Daily Learning Notes for July 16th, 2017

Today was mostly a lazy Sunday, but I did learn more about Babel and the world of JavaScript transpilers and build tools. Then I went to a friend’s house for a “Game of Thrones” watch party (plus board games and BBQ), and I went swimming for the first time in ages!

Real-time notes

1:23pm: It’s been a lazy Sunday so far, but I have a little time to work on stuff now, before heading over to our friend’s party for BBQ, swimming, board games, and watching the new season premiere of “Game of Thrones”! I’ve been looking forward to this party all week long. But as for right now, well, I’m sort of sleepy and hungry and it’s a bit too hot in my apartment. And I don’t really feel like working. I figured I may as well try to pick up where I left off a couple days ago when I started looking into how to use Babel. I should just try it out today. But I also wanted to see how to go about using plugins, since I read that they’re required to use async functions. I guess I’ll try searching for that a bit first.

1:57pm: I got distracted by the internet and by the pork we’re cooking. Oops! I did open up a bazillion tabs about Babel and JavaScript and build tools, though. Time to start poking through those.

Notes and questions about Babel

  • In this tutorial on using Babel and Webpack, it says “Babel can’t support all of ES6 with compilation alone — it also requires some runtime support.” I have no idea what that means! What is runtime support, as opposed to “compilation alone”? (I did answer this question by the end of these bullet points, though! Yay!)

  • That link above also says “Babel also bakes a number of smaller helpers directly into your compiled code” and that it’s OK for single files, but when bundling with Webpack, those helper functions get repeated and bloat the JavaScript files. So he recommends the “transform-runtime” plugin. (But I still don’t understand why, or what that does!)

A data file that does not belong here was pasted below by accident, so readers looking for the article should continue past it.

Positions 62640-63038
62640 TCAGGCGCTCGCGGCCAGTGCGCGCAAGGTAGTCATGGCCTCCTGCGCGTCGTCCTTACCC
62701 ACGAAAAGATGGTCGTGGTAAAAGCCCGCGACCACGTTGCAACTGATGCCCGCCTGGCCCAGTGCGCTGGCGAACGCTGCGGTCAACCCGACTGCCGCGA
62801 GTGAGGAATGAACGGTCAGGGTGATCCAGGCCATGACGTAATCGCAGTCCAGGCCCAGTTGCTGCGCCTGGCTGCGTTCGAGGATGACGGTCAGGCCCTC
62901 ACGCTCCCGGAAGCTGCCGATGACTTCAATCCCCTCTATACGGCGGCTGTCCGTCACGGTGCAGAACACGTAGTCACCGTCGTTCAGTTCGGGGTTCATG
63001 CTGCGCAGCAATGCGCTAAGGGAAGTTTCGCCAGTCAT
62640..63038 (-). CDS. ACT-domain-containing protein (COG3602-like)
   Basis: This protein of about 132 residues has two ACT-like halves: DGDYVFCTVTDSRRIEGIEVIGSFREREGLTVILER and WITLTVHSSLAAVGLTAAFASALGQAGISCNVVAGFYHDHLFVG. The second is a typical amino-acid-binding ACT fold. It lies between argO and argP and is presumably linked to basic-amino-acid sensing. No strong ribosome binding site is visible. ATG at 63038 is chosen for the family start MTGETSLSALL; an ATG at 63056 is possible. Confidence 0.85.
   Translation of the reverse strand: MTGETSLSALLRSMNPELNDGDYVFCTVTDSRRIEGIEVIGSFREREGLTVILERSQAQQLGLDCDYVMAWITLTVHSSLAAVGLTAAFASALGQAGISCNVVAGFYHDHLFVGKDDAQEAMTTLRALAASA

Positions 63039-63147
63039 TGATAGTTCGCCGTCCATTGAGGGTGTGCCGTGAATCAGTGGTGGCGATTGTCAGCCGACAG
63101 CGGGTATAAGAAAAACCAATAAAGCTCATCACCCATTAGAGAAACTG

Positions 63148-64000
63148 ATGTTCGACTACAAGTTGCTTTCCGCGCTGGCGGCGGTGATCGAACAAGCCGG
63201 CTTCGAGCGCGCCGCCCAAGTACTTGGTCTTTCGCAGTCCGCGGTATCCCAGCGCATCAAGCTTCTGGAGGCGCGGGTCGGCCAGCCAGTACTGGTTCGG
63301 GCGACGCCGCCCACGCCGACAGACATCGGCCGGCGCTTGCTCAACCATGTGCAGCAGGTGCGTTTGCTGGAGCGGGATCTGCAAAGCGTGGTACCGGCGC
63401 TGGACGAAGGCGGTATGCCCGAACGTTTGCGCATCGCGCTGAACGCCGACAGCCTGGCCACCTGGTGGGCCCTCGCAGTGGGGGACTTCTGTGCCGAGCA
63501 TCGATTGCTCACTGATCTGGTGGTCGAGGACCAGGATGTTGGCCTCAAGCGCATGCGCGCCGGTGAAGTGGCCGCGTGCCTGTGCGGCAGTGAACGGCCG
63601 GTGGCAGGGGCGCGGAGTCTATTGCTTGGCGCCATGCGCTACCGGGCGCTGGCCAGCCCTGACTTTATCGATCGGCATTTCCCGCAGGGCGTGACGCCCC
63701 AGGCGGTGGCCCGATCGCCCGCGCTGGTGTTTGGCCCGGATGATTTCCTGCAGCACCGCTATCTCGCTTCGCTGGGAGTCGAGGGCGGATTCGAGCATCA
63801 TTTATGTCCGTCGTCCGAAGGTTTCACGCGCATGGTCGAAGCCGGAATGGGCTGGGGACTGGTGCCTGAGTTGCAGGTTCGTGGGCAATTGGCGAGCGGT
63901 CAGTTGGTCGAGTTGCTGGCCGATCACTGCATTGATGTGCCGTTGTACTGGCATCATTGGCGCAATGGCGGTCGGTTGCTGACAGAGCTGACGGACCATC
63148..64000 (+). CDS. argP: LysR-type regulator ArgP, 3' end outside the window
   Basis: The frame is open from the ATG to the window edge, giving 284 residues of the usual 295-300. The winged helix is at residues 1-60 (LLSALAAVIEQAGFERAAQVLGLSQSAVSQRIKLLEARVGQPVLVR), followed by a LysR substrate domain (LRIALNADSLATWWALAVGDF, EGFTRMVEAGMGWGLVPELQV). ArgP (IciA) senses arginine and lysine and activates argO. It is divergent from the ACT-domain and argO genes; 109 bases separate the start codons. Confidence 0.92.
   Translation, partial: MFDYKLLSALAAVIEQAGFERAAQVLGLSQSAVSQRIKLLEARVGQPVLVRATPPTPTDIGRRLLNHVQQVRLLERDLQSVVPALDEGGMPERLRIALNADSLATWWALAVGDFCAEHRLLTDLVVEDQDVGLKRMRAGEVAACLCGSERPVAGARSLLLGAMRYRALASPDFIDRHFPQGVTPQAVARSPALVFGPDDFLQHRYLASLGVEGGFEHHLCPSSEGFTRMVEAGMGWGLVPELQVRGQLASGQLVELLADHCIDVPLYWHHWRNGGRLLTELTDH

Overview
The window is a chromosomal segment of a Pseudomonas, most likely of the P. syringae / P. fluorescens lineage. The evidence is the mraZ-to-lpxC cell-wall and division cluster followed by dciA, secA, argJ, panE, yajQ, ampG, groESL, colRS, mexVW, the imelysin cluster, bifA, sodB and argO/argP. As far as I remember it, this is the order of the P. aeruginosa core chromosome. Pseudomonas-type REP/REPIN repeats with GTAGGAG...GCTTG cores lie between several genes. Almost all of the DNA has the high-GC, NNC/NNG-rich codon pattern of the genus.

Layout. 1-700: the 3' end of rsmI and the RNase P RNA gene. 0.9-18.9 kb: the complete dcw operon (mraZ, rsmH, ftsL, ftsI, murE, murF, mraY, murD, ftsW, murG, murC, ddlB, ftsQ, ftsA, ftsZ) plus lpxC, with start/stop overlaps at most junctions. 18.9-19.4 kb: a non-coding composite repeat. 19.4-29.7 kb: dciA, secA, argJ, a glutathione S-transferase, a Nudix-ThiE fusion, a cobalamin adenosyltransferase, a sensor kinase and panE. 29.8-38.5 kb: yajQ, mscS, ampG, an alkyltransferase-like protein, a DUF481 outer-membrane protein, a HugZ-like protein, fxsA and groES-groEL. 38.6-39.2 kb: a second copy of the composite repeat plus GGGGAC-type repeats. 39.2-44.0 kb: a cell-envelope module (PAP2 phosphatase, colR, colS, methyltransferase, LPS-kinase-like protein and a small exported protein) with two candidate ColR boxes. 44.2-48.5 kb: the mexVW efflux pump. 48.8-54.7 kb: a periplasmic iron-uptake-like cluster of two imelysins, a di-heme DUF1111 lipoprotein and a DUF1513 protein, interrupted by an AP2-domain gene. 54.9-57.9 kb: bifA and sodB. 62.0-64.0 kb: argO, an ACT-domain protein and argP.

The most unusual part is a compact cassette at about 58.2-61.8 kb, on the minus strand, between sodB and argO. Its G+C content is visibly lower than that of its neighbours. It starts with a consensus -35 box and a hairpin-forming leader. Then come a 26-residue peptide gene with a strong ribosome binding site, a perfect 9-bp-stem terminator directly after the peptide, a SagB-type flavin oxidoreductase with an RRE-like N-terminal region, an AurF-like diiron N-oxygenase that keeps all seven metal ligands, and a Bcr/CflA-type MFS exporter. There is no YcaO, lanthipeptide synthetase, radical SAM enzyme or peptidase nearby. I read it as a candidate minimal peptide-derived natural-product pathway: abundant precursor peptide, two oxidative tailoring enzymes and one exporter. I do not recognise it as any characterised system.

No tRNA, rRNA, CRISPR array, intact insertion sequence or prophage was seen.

• To read sooner or later: Webpack Made Simple, from the same blog as the link above.

  • This ECMAScript 6 tutorial has a section on Setting up a Babel project without any build tools. I like that!

  • The tutorial above also has a section on Setting up Webpack that I’ll probably look into later.

  • While reading “Taming the asynchronous beast with ES7” (which was a nice review of async functions that pointed out a couple of new gotchas that I hadn’t come across before), I discovered another tool, which I’ll make a new bullet point for…

  • Regenerator, a tool that transpiles generator functions into ECMAScript 5 compatible code!

  • Reading over “JavaScript Transpilers: What They Are & Why We Need Them”, those phrases like “stage 1” make a lot more sense to me now (they refer to how the ECMAScript committee slowly moves features into each next version of the language).

  • I found the Babel Handbook from the article mentioned above, and it looks awesome! The review of the various Babel tools was very helpful, and they also explained the “stage 1” etc terminology very well there too.

  • The Babel Handbook’s section on polyfills finally cleared things up for me! After Babel transpiles some code, the syntax is transformed, but that is still no guarantee that the environment running the transpiled code knows about all the functions and objects and so on being used! So that’s what polyfills solve, and Babel uses core-js and Regenerator as its polyfills.

  • The Babel runtime refers to a file containing all the helper functions generated by Babel, so that way you can cut down on repetitive code. Nice! (I’m still not sure how this works with client-side code, though.)